“I’m gonna take care of this. Herrmann will be avenged. I don’t mean vigilante justice, because what kind of example would that be?” —Ned

“No! No! Fools rush in! We’re not fools!” —Ned

TV Families | EW.com
Mark Harris
February 23, 1990 AT 05:00 AM EST

The Bradys are back, with a passel of 90’s hassles. Do they represent the typical American Family? Did they ever? Who does? Stare and compare!

Kind Of Family
TheBradyBunch 1969-74: Blended
The Bradys 1990-: Enormous
Married…With Children 1987-: Postnuclear
Thirtysomething 1987-: Extended
The Flintstones 1960-66: Modern Stone Age

Family Pet
The Brady Bunch: Tiger
The Bradys: Alice
Married…With Children: Buck
Thirtysomething: Grendel
The Flintstones: Dino

Typical Guest Star
The Brady Bunch: Davey Jones
The Bradys: There’s no room
Married…With Children: Sam Kinison
Thirtysomething: Carly Simon
The Flintstones: Ann Margrock

Expression Of Joy
The Brady Bunch: Groovy!
The Bradys: Ritual hugging
Married…With Children: ”Oh, great.”
Thirtysomething: ”Of course I’m happy for you. Really. But what about me? Why does it always have to be about you?
The Flintstones: ”Yabba-dabba doo

Expression Of Rage

The Brady Bunch: ”Hmmm…”
The Bradys: ”If you back away from something you really want, then you’re a quitter!” (the angriest any Brady has ever been)
Married…With Children: ”Aaagh, God, take me from this miserable life!”
Thirtysomething: ”I’m not angry, OK?”
The Flintstones: ”Willllmaaaa!”

Typical Problem
The Brady Bunch: Marcia and her rival both want to be the prom queen.
The Bradys: Bobby gets paralyzed.
Married…With Children: Al doesn’t buy his family Christmas presents.
Thirtysomething: Nancy gets cancer.
The Flintstones: Fred and Barney are staying out too late.

Typical Solution
The Brady Bunch: The prom committee decides to have two queens.
The Bradys: Bobby gets married.
Married…With Children: They hate him.
Thirtysomething: If only we knew…
The Flintstones: Wilma and Betty decide to follow them.

House Style
The Brady Bunch: Conservative but mod, circa ’69
The Bradys: Conservative but mod, circa ’90
Married…With Children: Roach motel
Thirtysomething: Enviable
The Flintstones: Suburban cave

Clothing Style
The Brady Bunch: Early Osmonds
The Bradys: Made in the USA
Married…With Children: Flammable fabrics
Thirtysomething: Eclectic earth tones; nice ties
The Flintstones: One-piece

Most Annoying Character
The Brady Bunch: Alice’s cousin Emma, the substitute housekeeper (too strict)
The Bradys: Marcia’s husband, Wally (chronically unemployable)
Married…With Children: Steve (supercilious)
Thirtysomething: Ellyn (goes through Hope’s drawers, babbles, changes hairstyle every other week, generally mistreats her friends)
The Flintstones: Mr. Slate (bossy)

Attitude Toward Sex
The Brady Bunch: Never heard of it
The Bradys: Omigod — even Cindy does it!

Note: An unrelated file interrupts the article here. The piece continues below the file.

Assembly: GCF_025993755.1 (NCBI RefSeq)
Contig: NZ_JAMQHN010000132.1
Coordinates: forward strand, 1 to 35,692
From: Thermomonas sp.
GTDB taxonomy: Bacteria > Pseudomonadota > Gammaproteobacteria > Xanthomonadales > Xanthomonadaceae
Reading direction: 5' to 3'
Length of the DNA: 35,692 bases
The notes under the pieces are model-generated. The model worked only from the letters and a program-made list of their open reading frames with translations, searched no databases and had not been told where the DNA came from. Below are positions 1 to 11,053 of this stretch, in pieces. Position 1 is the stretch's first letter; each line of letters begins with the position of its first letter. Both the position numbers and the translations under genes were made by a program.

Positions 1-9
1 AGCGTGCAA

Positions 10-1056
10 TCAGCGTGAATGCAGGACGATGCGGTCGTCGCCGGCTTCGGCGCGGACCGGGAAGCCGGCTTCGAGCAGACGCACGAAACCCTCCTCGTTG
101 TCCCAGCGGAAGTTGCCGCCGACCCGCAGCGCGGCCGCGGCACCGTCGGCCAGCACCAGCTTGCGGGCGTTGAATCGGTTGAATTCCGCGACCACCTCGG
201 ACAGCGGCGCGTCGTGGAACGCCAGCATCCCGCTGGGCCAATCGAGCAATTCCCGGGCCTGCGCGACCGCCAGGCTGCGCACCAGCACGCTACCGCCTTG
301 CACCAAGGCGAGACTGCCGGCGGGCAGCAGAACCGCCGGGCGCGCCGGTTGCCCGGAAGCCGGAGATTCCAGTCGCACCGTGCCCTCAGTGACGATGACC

Married…With Children: Peg: Yes. Al: No.
Thirtysomething: They didn’t get all those kids by accident.
The Flintstones: Prehistoric

How Spouses Fight
The Brady Bunch: They don’t.
The Bradys: Infrequently, but it happens
Married…With Children: Tooth and nail
Thirtysomething: They stop talking
The Flintstones: Fred and Barney go bowling while Wilma and Betty max out their charge cards.

How Kids Get Into Trouble
The Brady Bunch: Greg takes a puff of a cigarette.
The Bradys: Carol’s grandson steals her business cards and sticks them in the spokes of Bobby’s wheelchair.
Married…With Children: By committing felonies
Thirtysomething: Ethan plays with a forbidden toy rocket.
The Flintstones: They don’t.

How They’re Punished

The Brady Bunch: ”It’s not what you did, honey — it’s that you couldn’t come to us.”
The Bradys ”Next time, ask.”
Married…With Children: By the authorities
Thirtysomething: It blows up in his face.
The Flintstones: They’re not.

What Family Does For Fun
The Brady Bunch: Takes special three-part vacations to Hawaii and the Grand Canyon
The Bradys: Has flashbacks
Married…With Children: Exchanges insults
Thirtysomething: Talks
The Flintstones: Attends showings of The Monster at the Bedrock Drive-In

Unsolved Mysteries
The Brady Bunch: How exactly did Carol’s first husband and Mike’s first wife die?
The Bradys: What’s with Marcia’s new face and Bobby’s blonde hair
Married…With Children: What kind of hair spray does Peg use?
Thirtysomething: Why did Nancy take Elliot back? What do Gary and Susanna see in each other?
The Flintstones: How does Barney’s shirt stay on if he has no shoulders? Where do Fred and Wilma plug in their TV?

Worst Behavior
The Brady Bunch: The Brady children once made Alice feel under-appreciated.

The Bradys: Marcia’s son Mickey watches Bobby’s car-crash tape for fun.
Married…With Children: The Bundy’s kill their neighbor’s dog.
Thirtysomething: Elliot has an affair and talks about it.
The Flintstones: Characters don’t wear under-clothes.

Best Reason To Watch
The Brady Bunch: This is what life should be.
The Bradys: They’re all grown-ups now!
Married…With Children: Terry Rakolta hates it.
Thirtysomething (Tie) This is your life. This isn’t your life.
The Flintstones: This is what life might have been.

Best Reason Not To Watch
The Brady Bunch: Blurred vision from rerun overdoses.
The Bradys: You’re all grown-ups now.
Married…With Children: She has a point.
Thirtysomething: After a while, you think it’s real.
The Flintstones: The Simpsons